EBV in NK/T-cell cancers: a study to find out more about the links between the Epstein-Barr virus (EBV) and NK/T-cell cancer

There is no treatment involved in this study. The researchers need biopsy and blood samples from people with NK/T-cell cancers, such as extranodal NK/T-cell lymphoma.

Purpose of study

The aims of this study are to find out:

  • how Epstein-Barr virus (EBV) causes NK/T-cell lymphoproliferations (abnormally high numbers of NK/T cells) and cancers, including chronic (long-lasting) active EBV and extranodal NK/T-cell lymphoma
  • how the cancers are resistant to chemotherapy
  • how to successfully treat the cancers with new drugs.

EBV is a very common virus that can cause glandular fever. Once infected with EBV, the vast majority of people with EBV never develop any disease. However, EBV is associated with several different types of lymphoma, for example Hodgkin lymphoma and Burkitt lymphoma . Rarely, EBV also causes lymphoma of T cells and natural killer (NK) cells, which are types of lymphocyte (white blood cells that fight infection). NK/T cell lymphomas are highly resistant to chemotherapy and therefore have limited treatment options.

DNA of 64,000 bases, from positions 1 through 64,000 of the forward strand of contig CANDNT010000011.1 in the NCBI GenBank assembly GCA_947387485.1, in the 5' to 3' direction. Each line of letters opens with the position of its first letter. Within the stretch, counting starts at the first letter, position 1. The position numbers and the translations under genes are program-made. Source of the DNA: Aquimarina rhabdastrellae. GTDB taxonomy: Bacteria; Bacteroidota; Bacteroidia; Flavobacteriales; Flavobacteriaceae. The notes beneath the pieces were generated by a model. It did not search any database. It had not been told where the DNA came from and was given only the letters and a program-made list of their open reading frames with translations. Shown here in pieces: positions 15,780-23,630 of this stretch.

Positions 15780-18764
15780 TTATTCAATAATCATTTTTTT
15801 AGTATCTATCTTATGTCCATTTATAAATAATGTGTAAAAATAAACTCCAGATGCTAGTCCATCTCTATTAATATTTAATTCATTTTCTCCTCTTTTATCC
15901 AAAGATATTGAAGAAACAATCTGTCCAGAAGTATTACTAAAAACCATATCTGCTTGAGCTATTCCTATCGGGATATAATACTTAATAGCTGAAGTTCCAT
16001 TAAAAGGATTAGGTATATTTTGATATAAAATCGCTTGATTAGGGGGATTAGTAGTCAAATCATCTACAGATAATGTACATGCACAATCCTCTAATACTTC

What is involved

You are asked for permission for tissue from your biopsy to be used for research. The researchers also ask to use some of the blood from your regular blood tests. You don’t need to go to the hospital for extra tests – blood for the study is taken from the blood tests that are part of your regular treatment and follow-up. The researchers also need to collect a blood sample before you start treatment and after treatment.

The researchers record only your age, sex, and details of your disease and treatment.

Who can enter

Your consultant can give you advice on whether this study might be suitable for you.

Around 100 people are needed to enter this study.

You may be able to enter if

  • You have an NK/T-cell lymphoproliferation or cancer, such as extranodal NK/T-cell lymphoma or aggressive NK leukaemia.
  • You are 18 or over.